Bribery at the “Sharp End.” Lessons from the field.
To many, an understanding of corruption, bribery and compliance comes from the field of regulators, auditors, investigators and attorneys. Each one of these practices brings an important perspective and set of compliance “goggles” to assist those on the front lines of business who are most likely to confront corruption, as well as to those who are tasked with providing anti-bribery and compliance tools. It is not often that one hears of “real-world” perspective and experience with respect to anti-bribery, corruption and compliance issues. Thus, it was a pleasant surprise, after posting “A Tale of Two Sentences,” when I received an e-mail from Pinset Masons Partner Barry Vitou, about an upcoming UK conference which will address the dynamics of international corruption, enforcement and cooperation.
Accordingly, on October 23rd, 2014 I am pleased to be presenting (via video feed) through a Q and A with Mr. Vitou, at the Pinset Masons Regulatory Conference (link here). As stated in www.thebriberyact.com, Pinset Masons “figure people want to understand the mindset of the prosecutor, what their peers are doing when it comes to compliance and learn from other businesses who, shall we say, have more experience than most of compliance…and in some cases non compliance (allegedly).”
The morning session, will consist of “key note speakers from law enforcement and in house counsel of global companies who will share with us their insight and perspectives.” The key-note speaker is David Green, Director, Serious Fraud Office, and who was a signatory to my own “Immunity from Prosecution” in the UK prior to his SFO appointment. Mr. Green will be joined by other speakers who are all recognized leaders in the field of anti-bribery compliance, from both the public and corporate sectors.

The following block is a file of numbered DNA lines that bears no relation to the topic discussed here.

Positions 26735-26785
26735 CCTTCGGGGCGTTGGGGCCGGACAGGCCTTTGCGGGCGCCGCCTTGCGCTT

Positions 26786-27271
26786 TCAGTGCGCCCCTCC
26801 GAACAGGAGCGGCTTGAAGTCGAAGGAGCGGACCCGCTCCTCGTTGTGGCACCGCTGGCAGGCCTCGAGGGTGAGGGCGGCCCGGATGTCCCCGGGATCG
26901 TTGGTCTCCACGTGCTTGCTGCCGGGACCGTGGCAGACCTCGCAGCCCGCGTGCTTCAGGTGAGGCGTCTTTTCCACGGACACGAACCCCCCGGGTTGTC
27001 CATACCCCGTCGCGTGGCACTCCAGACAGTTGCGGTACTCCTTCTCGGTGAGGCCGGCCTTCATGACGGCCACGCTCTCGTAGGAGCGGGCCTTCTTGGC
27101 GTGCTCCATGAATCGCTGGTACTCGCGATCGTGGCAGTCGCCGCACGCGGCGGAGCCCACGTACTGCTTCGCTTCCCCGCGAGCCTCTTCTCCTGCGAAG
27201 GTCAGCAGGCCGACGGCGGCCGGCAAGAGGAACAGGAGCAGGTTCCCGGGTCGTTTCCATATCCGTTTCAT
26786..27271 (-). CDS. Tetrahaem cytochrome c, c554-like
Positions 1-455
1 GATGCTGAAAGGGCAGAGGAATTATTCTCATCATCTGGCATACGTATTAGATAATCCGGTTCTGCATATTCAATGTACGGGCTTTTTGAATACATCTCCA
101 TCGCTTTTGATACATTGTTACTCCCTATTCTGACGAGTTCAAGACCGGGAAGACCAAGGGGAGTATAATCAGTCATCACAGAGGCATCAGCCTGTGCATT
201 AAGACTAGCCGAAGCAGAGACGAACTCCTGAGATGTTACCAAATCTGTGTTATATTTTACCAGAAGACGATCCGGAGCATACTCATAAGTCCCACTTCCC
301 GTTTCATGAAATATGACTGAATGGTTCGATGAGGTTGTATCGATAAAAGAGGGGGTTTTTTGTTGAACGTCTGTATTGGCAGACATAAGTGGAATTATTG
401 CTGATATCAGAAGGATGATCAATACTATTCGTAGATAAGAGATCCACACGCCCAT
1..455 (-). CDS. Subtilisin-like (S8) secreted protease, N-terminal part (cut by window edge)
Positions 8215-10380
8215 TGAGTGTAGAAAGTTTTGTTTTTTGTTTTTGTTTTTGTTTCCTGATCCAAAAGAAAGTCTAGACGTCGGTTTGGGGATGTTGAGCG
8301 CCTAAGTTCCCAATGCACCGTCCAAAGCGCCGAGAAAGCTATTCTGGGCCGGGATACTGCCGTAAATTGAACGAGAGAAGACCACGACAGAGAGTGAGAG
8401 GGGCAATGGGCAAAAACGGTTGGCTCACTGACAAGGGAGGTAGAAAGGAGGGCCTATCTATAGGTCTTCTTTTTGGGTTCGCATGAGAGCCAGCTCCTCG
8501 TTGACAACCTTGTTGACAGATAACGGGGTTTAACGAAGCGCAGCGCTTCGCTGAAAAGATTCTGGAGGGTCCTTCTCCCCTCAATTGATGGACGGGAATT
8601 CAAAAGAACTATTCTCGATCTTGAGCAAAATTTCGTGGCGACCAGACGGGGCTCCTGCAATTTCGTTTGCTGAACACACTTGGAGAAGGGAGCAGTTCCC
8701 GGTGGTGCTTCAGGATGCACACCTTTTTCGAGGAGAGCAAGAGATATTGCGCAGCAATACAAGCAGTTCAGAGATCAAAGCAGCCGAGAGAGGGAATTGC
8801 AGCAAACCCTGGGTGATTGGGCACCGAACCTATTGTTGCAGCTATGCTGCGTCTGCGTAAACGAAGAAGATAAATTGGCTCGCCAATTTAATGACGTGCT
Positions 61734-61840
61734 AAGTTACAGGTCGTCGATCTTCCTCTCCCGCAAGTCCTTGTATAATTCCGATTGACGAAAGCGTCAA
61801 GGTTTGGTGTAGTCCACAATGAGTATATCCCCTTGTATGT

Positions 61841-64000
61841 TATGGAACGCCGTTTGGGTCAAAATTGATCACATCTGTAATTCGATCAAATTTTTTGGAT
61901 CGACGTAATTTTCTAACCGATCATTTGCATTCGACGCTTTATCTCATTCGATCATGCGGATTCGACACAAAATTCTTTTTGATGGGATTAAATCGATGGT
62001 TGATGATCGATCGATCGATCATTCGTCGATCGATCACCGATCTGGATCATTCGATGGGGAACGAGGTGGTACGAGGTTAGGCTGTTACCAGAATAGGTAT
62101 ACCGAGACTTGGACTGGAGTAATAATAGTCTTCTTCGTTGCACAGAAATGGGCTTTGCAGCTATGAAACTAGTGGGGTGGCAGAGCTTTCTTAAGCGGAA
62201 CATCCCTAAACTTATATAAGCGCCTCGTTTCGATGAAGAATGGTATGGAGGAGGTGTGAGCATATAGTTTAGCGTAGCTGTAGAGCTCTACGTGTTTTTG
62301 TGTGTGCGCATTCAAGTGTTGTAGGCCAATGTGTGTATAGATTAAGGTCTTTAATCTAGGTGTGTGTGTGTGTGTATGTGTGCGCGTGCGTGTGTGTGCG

As announced, “Richard Bistrong will join the speaker line up at this year’s Regulatory Conference after our breakout sessions in the afternoon. Mr Bistrong was a former international sales executive and FBI/UK co-operator who pleaded guilty to bribery offenses and served 14 months in a US federal prison. Mr Bistrong will share his experiences and insights ‘at the sharp end’.”
Accordingly, in what I am sure will be an engaging and challenging interview with Mr. Vitou, I hope to share some of my observations and experiences which remain relevant in both the UK and US, with respect to enforcement and compliance efforts. Having faced a near carbon-copy prosecution in the US and UK, I can reflect that the degree of enforcement cooperation between both countries, “from the sharp end,” is indeed a reality.
I also hope to share that for many international business executives who operate on the front line of international commerce, that bribery, especially the issue around small bribes, which Mr. Vitou has written about, can become a default behavior. Such conduct can become “rationalized,” especially as those in the field of international business come to confront bribery in the context of compensation, the illusion of “no-victims” and in the environment of “no-witnesses.” Instead of a traditional presentation, I am confident that the exchange with Mr. Vitou will most definitely bring these issues “to life” through a lively exchange of perspectives. When I asked Mr Vitou for his own perspective on our session, he stated “Businesses need to understand the risks they really face, how to reduce them and what prosecutors think of those who don’t. We don’t often hear from the person at the sharp end who paid the bribe and how and why they did it. Richard, you add this important dimension through your insight and thoughts. Business should listen.”